Smith's Criminal Case Compendium

Smith's Criminal Case Compendium

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This compendium includes significant criminal cases by the U.S. Supreme Court & N.C. appellate courts, Nov. 2008 – Present. Selected 4th Circuit cases also are included.

Jessica Smith prepared case summaries Nov. 2008-June 4, 2019; later summaries are prepared by other School staff.

Instructions

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E.g., 10/19/2021
E.g., 10/19/2021

The court per curiam affirmed the decision below, Johnston v. State, 224N.C. App. 282 (Dec. 18, 2012), which reversed the trial court’s ruling that G.S. 14-415.1 (proscribing the offense of felon in possession of a firearm) violated the plaintiff’s substantive due process rights under...

With one justice taking no part in consideration of the case, an equally divided court left undisturbed the following opinion below, which stands without precedential value:

Baysden v. North...

Affirming State v. Whitaker, 201 N.C. App. 190 (Dec. 8, 2009), the court held that G.S. 14-415.1, the felon in possession statute, was not an impermissible ex post facto law or bill of attainder.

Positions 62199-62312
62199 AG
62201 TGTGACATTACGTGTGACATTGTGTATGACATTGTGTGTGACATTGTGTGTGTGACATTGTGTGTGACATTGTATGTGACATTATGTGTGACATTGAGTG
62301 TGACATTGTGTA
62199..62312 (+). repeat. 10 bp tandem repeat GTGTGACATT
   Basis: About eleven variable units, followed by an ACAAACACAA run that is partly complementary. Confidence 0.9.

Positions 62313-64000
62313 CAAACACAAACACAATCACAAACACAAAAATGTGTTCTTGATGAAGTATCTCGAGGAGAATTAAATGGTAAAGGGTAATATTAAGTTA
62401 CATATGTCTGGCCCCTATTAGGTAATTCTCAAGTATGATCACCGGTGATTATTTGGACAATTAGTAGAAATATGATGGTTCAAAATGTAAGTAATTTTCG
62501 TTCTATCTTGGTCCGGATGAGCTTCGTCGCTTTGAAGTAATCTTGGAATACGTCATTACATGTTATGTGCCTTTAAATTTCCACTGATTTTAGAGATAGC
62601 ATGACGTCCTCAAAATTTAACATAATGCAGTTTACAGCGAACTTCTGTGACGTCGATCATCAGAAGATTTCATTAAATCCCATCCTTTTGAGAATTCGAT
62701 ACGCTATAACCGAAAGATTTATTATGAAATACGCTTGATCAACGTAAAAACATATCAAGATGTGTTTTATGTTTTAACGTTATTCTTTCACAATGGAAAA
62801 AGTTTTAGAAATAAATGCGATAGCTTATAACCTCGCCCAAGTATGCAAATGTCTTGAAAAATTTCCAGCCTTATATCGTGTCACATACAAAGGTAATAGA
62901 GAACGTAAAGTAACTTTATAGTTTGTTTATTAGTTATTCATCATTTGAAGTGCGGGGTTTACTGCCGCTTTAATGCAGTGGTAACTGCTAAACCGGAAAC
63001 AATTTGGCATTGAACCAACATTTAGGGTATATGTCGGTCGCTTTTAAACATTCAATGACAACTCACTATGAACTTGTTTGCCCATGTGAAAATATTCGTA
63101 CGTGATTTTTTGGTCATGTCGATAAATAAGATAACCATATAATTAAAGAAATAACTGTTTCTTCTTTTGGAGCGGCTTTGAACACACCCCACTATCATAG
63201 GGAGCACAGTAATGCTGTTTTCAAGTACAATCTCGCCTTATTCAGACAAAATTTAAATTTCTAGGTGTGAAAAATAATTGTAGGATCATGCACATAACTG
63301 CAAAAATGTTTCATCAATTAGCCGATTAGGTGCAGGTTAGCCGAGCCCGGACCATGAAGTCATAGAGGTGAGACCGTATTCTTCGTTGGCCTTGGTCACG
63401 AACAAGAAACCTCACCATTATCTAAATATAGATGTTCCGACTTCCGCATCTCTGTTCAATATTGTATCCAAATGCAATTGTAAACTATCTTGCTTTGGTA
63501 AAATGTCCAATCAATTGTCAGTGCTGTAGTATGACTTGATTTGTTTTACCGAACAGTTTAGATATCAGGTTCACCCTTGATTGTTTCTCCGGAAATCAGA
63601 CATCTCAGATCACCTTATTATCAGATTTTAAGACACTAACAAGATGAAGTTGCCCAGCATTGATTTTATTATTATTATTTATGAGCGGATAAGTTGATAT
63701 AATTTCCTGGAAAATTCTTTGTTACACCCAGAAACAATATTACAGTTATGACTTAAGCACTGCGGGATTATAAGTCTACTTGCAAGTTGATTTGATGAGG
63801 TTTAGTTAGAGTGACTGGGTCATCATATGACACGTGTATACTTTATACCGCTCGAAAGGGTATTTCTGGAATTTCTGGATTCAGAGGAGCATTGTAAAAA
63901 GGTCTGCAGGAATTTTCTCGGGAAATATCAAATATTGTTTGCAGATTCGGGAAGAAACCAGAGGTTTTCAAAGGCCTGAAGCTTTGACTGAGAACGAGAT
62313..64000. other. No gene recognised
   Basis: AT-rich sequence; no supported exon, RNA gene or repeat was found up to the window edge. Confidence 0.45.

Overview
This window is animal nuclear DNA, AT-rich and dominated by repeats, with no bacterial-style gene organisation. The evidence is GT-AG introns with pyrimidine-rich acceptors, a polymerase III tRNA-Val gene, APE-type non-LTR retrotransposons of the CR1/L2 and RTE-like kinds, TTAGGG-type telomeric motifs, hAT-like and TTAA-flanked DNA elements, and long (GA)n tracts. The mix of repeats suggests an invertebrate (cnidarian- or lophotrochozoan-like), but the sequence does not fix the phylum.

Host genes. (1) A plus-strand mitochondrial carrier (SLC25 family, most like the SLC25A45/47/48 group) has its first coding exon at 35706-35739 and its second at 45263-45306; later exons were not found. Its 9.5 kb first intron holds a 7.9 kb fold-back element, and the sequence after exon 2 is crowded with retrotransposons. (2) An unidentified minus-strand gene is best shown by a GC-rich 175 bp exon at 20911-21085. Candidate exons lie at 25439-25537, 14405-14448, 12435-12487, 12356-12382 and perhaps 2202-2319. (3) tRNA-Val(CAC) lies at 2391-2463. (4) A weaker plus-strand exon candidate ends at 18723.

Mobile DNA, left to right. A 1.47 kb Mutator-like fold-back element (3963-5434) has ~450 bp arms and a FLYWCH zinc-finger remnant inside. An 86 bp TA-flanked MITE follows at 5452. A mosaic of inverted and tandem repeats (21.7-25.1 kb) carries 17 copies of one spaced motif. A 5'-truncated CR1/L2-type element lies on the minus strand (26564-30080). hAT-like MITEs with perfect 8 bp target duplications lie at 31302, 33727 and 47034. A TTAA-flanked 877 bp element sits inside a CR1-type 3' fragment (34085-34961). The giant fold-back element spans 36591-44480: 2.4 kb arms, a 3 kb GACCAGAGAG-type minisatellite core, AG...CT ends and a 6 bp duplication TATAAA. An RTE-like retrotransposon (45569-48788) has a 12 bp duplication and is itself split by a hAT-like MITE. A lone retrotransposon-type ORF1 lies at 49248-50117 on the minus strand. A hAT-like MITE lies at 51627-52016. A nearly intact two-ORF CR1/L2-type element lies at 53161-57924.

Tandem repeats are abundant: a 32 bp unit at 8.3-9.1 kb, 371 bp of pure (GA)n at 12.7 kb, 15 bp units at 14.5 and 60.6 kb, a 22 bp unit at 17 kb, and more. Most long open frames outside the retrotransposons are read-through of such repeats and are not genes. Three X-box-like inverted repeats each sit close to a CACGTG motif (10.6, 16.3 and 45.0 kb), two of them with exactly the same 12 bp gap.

The court held that G.S. 14-415.1 (felon in possession), as applied to the plaintiff, was unconstitutional. In 1979, the plaintiff was convicted of possession of a controlled substance with intent to sell and deliver, a nonviolent crime that did not involve the use of a firearm. He completed his...

In a case where the defendant was convicted of felon in possession of a firearm, the court rejected his argument that the felony possession statute was unconstitutional as applied to him. The court began by rejecting the defendant’s federal constitutional claim, noting that because he is a...

The court rejected the defendant’s contention that the possession of a firearm by a felon statute was unconstitutional as applied to him. Although rejecting the defendant’s challenge, the court agreed that the trial court erred when it found that the defendant’s 1995 Texas drug trafficking...

The trial court erred by dismissing a charge of felon in possession of a firearm on the basis that the statute was unconstitutional as applied to the defendant under a Britt analysis. Here, the defendant had two felony convictions for selling a controlled substance and one for felony...

The trial court erred by granting the defendant’s motion to dismiss an indictment charging felon in possession of a firearm on grounds that the statute was unconstitutional as applied to him. The defendant’s motion was unverified, trial court heard no evidence, and there were no clear...

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